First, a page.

Scripts have been shown to address coordination demands and reduce process losses (Weinberger et al., 2010). Scripts may coordinate grouping of learners, distribute tasks among a group of learners, and time the collaborative learning process. For instance, Baker and Lund (1997) pre-structured interactions of learners in a detailed manner by providing buttons for specific speech acts in a text-based interface of a CSCL environment. The buttons are labelled with speech acts, such as “I propose to...” “Ok,” “Wait!” etc., that could be pasted into the interface and eventually completed by the user. Learners were expected to use those buttons to reduce demands of typing. There is empirical work yet to be done investigating under what circumstances coordination-oriented scripts do not only ease and speed up processes of online learning, but also result in substantial learning gains (Weinberger, Reiserer et al., 2005). So far, this script research has been carried out in a number of domains, such as education, psychology, medicine, and natural sciences in university and school education. Although the scripting approach was first applied to facilitate collaborative reading (O’Donnell & Dansereau, 1992), most script research is now building on relatively complex tasks and debatable topics.

Awareness induction

A topic that has been under-investigated in script research is the extent to which scripts may enhance learners’ awareness of group processes and status (Hesse, 2007). Awareness is particularly crucial in computer-mediated environments, since context information and personal background information about collaboration partners are often lacking, incomplete or even faulty. Common awareness features that have been investigated are, among others, awareness of the presence and activities of others (Prinz, 2001), the knowledge states of others (Engelmann et al., 2009), workspace and the group structure (Gutwin & Greenberg, 2002; Gutwin, Greenberg, & Roseman, 1996). From an awareness perspective, scripts could be regarded as changing the expectations that students develop with regard to the goals and the social parameters of the argumentative interaction phase, including how roles and activities will be distributed and rotated within the group of learners (see Figure 5).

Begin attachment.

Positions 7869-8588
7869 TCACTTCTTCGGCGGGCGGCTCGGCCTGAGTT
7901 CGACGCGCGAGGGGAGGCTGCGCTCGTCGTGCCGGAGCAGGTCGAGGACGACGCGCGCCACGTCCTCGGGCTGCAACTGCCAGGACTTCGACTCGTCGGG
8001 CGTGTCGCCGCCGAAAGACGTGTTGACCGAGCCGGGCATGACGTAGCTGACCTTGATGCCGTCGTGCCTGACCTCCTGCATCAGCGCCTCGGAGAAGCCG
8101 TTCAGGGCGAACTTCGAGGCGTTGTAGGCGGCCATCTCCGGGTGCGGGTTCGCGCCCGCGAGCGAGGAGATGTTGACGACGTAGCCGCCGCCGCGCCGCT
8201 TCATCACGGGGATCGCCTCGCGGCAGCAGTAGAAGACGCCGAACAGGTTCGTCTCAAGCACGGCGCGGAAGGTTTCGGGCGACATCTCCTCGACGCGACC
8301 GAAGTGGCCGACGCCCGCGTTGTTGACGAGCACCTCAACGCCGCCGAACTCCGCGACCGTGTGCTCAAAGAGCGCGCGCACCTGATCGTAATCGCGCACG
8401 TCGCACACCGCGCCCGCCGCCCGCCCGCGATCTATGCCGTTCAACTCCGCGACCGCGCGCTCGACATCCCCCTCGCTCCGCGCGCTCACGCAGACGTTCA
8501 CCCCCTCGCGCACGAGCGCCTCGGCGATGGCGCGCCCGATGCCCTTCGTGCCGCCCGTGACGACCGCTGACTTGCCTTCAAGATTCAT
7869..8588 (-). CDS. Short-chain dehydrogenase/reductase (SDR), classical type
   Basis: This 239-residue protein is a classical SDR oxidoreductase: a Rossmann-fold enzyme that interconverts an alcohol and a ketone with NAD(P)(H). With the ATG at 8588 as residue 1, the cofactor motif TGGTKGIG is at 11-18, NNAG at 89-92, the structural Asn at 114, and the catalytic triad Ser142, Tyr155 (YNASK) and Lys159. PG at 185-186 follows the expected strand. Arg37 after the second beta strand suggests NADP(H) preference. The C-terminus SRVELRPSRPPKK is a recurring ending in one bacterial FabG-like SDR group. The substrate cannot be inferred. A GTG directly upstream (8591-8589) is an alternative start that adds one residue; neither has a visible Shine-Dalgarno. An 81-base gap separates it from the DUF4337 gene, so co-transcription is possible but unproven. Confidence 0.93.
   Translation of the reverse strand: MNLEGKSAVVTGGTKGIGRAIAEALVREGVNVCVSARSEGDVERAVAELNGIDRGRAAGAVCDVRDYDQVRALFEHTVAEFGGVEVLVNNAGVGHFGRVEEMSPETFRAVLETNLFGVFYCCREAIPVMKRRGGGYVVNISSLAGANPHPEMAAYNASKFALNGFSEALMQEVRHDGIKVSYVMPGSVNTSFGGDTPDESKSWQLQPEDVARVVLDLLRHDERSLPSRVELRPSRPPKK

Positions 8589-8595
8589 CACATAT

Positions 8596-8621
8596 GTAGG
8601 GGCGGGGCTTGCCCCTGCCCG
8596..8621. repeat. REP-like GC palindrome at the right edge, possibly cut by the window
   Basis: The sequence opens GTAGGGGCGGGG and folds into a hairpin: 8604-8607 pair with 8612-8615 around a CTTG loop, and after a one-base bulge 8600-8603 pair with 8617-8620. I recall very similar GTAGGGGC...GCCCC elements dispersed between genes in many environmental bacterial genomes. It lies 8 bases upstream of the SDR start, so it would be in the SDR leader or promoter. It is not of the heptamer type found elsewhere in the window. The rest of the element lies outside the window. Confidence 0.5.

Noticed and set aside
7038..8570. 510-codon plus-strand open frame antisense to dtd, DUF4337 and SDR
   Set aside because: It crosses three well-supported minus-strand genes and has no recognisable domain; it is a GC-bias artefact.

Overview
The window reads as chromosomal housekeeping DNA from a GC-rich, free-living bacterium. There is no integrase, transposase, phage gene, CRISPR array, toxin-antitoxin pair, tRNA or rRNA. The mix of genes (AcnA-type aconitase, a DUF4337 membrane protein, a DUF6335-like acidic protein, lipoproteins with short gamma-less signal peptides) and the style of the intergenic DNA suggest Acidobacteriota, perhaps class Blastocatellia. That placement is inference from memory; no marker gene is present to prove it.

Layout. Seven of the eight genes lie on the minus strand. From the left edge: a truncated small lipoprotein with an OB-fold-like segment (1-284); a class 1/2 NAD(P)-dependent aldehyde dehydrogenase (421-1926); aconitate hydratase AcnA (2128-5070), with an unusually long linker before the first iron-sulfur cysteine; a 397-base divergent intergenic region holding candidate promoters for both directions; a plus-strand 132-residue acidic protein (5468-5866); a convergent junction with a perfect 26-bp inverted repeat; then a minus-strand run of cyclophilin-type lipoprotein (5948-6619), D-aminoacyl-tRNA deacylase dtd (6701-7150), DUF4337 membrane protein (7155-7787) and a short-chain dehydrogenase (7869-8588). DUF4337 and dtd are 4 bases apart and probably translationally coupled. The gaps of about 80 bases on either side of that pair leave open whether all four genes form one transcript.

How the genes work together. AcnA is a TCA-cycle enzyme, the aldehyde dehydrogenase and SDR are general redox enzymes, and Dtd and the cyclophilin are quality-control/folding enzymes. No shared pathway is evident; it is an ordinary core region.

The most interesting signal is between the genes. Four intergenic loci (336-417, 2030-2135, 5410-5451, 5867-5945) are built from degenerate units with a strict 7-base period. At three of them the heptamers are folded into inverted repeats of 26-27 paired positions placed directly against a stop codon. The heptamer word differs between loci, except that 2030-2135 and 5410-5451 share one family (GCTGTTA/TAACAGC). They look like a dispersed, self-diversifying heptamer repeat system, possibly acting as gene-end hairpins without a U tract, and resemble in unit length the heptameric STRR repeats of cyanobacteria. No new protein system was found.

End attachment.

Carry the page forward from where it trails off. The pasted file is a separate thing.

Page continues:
Research on accountability effects in non-computer-supported collaborative learning has shown that even the mere anticipation of an audience improves students’ tendency to engage in critical thinking (Renkl, 1997). Scripts can thus be designed to reassure learners of the mutual commitment of their partners, which has been found to be a major problem of learning in groups (Kerr, 1983). In this view, learners need to be informed beforehand of the general script structure to be regarded as a kind of contract and preview of the collaboration process (Döbeli Honegger & Notari, 2009). For instance, learners may get to know that each learning partner will exert a certain role, and that after some time those roles will rotate (Palincsar & Brown, 1984). This may alleviate some of the well-known motivational problems associated with small groups (Kerr, 1983).

Discussion

Scripts may facilitate learning by building on different instructional principles, described above as:

  1. regulating learning activities

  2. complementing procedural knowledge

  3. providing process-oriented instruction

  4. substituting coordination efforts

  5. inducing awareness

The different script principles, in turn, inform script design. For instance, scripts that are supposed to alter learners’ expectations need to be made clear to learners before the learning process to raise awareness of how the script will structure the collaborative learning process and distribute responsibilities. Similarly, some level of awareness of the procedural knowledge represented within scripts and the experience of its usefulness for pursuing one’s goals is beneficial for internalizing this procedural knowledge. In contrast, the instruction and substitution of activities may not require a detailed mental representation of a script.

In this section, I return to the question of how the different script principles can facilitate transactivity. Transactivity means that learners relate to the knowledge contributions of their peers in collaborative learning scenarios (Teasley, 1997; Weinberger & Fischer, 2006). For transactive talk, learners need motivationally and cognitively to engage in processes of speech reception and production, such as:

  • being aware of contributions by their learning partners

  • directing attention toward these contributions

  • understanding to some degree what their partners are saying

  • constructing a model of the knowledge of their learning partners

  • searching for or activating their knowledge; and articulating a response that relates to the knowledge contributions of their partners.